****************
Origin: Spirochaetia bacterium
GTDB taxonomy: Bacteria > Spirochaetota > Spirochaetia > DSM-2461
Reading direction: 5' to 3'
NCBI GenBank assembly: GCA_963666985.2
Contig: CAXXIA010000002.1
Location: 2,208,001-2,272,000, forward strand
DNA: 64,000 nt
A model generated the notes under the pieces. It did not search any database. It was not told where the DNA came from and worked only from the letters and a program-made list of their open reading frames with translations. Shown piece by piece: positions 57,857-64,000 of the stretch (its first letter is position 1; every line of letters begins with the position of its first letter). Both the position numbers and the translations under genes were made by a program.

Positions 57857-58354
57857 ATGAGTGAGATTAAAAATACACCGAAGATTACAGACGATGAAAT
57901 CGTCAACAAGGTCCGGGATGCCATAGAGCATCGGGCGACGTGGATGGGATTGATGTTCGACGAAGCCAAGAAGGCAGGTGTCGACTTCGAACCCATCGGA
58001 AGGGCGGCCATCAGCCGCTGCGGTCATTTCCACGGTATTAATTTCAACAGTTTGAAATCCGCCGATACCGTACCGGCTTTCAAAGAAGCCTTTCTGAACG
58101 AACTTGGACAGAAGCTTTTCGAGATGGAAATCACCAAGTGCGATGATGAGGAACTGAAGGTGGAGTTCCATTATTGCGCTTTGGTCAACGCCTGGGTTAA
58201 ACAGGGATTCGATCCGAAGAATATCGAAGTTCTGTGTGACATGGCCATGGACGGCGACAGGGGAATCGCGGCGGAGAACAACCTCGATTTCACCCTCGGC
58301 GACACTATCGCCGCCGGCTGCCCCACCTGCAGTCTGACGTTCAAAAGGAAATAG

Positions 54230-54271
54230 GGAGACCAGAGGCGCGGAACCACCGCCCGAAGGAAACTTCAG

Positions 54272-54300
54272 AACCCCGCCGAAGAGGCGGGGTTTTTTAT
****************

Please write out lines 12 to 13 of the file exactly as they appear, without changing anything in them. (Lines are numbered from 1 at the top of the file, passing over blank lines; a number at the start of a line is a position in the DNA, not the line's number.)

58001 AGGGCGGCCATCAGCCGCTGCGGTCATTTCCACGGTATTAATTTCAACAGTTTGAAATCCGCCGATACCGTACCGGCTTTCAAAGAAGCCTTTCTGAACG
58101 AACTTGGACAGAAGCTTTTCGAGATGGAAATCACCAAGTGCGATGATGAGGAACTGAAGGTGGAGTTCCATTATTGCGCTTTGGTCAACGCCTGGGTTAA